When Virginia Sturgill started feeling back pain, she wrote it off as a sprain or a strain, then maybe as symptoms of a heart attack. When X-rays and other tests came back with no clear diagnosis, she went home, hoping the symptoms would subside.
Then several weeks later, after a day spent line-dancing and in a Zumba dance class, something changed.
Perrysburg resident Ginny Sturgill, 78, discusses being treated by St. Luke's Hospital's Dr. Thomas Andreshak with Balloon Kyphoplasty. The doctor uses a catheter to deliver a small balloon to the spine, which inflates and deposits a small amount of specialized cement to stabilize the injured area.
“I came home with the most awful pain,” recalled Mrs. Sturgill, 78, of Perrysburg. “I thought I had pulled something, but it just kept getting worse and worse.”
After follow-up tests, she was diagnosed with fractured vertebrae and underwent a procedure called a balloon kyphoplasty at St. Luke’s Hospital in September, 2014. She had previously been diagnosed with osteoporosis.
It’s a common injury that is becoming even more prevalent, said Dr. Thomas Andreshak, an orthopedic surgeon who treated Mrs. Sturgill.
“Osteoporosis is becoming very, very prevalent, the patient population is aging, the geriatric patient is significantly aging,” he said.
The kyphoplasty procedure involves expanding a balloon to separate the collapsed vertebrae and inserting a cement to fuse the bones in place so they can heal. It was developed 20 years ago and has since become his standard of care, Dr. Andreshak said.
“Prior to kyphoplasty if you had a fracture you would be put on pain pills, lay around in bed, go to the nursing home for 4-6 weeks until the fracture started to heal,” he said. “But that was a lot of debility for the patients. Laying around weakens your bones, weakens your muscles further.”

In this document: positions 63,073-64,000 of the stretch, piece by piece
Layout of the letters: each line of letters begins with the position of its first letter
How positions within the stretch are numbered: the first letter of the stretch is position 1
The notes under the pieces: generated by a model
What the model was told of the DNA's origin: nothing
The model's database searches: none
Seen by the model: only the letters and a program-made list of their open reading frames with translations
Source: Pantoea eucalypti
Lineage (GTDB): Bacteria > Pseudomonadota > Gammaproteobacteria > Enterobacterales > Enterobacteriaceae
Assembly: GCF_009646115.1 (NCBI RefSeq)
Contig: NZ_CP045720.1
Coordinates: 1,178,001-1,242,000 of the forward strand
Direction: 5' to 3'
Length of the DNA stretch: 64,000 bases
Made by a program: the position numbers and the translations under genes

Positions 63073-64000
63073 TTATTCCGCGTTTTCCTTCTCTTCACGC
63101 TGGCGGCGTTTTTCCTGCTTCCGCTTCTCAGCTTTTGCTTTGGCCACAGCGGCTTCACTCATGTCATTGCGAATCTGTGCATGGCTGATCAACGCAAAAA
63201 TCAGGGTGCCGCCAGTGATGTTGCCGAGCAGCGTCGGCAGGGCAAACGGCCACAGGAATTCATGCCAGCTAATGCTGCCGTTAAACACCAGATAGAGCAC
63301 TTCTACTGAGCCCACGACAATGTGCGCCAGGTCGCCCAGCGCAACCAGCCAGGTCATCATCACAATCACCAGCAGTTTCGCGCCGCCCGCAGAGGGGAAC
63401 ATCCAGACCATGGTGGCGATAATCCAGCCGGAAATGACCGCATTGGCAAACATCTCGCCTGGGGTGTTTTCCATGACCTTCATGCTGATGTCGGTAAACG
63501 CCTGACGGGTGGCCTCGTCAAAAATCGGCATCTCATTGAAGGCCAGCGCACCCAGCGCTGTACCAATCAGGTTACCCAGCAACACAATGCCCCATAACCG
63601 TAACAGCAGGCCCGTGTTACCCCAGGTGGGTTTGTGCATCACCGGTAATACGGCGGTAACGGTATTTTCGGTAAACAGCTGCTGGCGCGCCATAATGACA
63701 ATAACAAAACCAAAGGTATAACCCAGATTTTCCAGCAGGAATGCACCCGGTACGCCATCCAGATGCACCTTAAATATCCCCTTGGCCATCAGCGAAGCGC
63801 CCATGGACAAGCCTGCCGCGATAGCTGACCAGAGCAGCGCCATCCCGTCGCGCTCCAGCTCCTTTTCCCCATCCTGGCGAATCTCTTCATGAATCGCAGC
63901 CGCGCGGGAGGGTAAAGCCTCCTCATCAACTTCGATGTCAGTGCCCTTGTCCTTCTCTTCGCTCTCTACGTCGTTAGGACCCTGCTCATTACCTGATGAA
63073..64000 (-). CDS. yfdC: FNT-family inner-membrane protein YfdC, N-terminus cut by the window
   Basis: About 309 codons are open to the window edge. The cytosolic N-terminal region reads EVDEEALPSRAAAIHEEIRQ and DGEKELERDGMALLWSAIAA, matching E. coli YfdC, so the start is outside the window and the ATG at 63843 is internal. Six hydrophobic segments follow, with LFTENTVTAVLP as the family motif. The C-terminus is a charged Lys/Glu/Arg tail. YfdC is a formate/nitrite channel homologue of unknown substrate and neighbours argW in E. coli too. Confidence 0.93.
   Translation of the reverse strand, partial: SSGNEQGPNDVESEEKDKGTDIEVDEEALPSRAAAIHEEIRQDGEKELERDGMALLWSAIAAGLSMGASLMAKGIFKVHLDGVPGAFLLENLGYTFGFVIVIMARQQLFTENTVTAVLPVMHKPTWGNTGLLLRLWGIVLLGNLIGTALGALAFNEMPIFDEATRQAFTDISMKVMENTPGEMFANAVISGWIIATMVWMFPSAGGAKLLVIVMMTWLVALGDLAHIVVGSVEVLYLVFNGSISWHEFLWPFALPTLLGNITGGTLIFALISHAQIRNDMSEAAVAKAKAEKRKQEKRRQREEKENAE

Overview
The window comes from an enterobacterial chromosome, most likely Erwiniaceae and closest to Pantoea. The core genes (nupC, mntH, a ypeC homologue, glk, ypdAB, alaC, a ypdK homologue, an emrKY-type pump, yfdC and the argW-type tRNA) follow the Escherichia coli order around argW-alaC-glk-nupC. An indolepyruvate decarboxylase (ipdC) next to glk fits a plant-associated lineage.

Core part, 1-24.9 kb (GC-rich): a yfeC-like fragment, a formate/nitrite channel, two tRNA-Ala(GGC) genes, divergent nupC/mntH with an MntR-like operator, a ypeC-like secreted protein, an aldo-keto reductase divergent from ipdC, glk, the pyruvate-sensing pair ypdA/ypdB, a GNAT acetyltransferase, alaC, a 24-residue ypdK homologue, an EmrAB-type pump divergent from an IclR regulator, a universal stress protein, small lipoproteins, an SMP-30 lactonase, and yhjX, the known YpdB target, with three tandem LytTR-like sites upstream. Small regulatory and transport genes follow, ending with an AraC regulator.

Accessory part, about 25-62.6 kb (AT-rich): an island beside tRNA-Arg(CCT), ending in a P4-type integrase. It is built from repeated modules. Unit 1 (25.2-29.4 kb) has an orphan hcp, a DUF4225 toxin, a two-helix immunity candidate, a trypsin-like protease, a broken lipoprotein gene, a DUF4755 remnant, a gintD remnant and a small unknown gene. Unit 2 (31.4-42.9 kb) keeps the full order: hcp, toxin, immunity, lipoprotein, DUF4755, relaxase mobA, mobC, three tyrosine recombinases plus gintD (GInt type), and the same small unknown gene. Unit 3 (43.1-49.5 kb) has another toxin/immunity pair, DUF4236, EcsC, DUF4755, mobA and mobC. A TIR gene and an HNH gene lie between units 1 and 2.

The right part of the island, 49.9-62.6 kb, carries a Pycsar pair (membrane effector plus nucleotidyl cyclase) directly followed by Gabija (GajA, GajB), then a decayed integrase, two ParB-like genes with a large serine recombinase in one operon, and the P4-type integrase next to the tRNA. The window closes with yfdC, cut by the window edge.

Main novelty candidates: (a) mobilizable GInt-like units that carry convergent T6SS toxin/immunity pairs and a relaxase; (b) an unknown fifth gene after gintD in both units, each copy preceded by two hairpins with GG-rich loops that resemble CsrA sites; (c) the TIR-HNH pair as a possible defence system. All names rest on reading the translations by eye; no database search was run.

He performs 150 of these procedures per year, up from 50 to 70 procedures 10 years ago, he said.
Recognizing such injuries is critical to getting patients appropriate care. Only about one-third of vertebral fractures come to clinical attention, according to the International Osteoporosis Foundation.
Like Mrs. Sturgill, patients might downplay pain if they haven’t fallen or had another traumatic injury, Dr. Andreshak said. Patients might experience atypical symptoms such as chest or rib pain, or confuse it with a kidney stone.
“If we could recognize it sooner, we could treat it quicker, get the patient back to activities with maybe fewer problems,” he said.
After the procedure, Mrs. Sturgill recalled an instant sense of relief.
“I walked out of the hospital an hour later with no pain and with two little bandages on my back,” she said. “I could have done anything the next day.”
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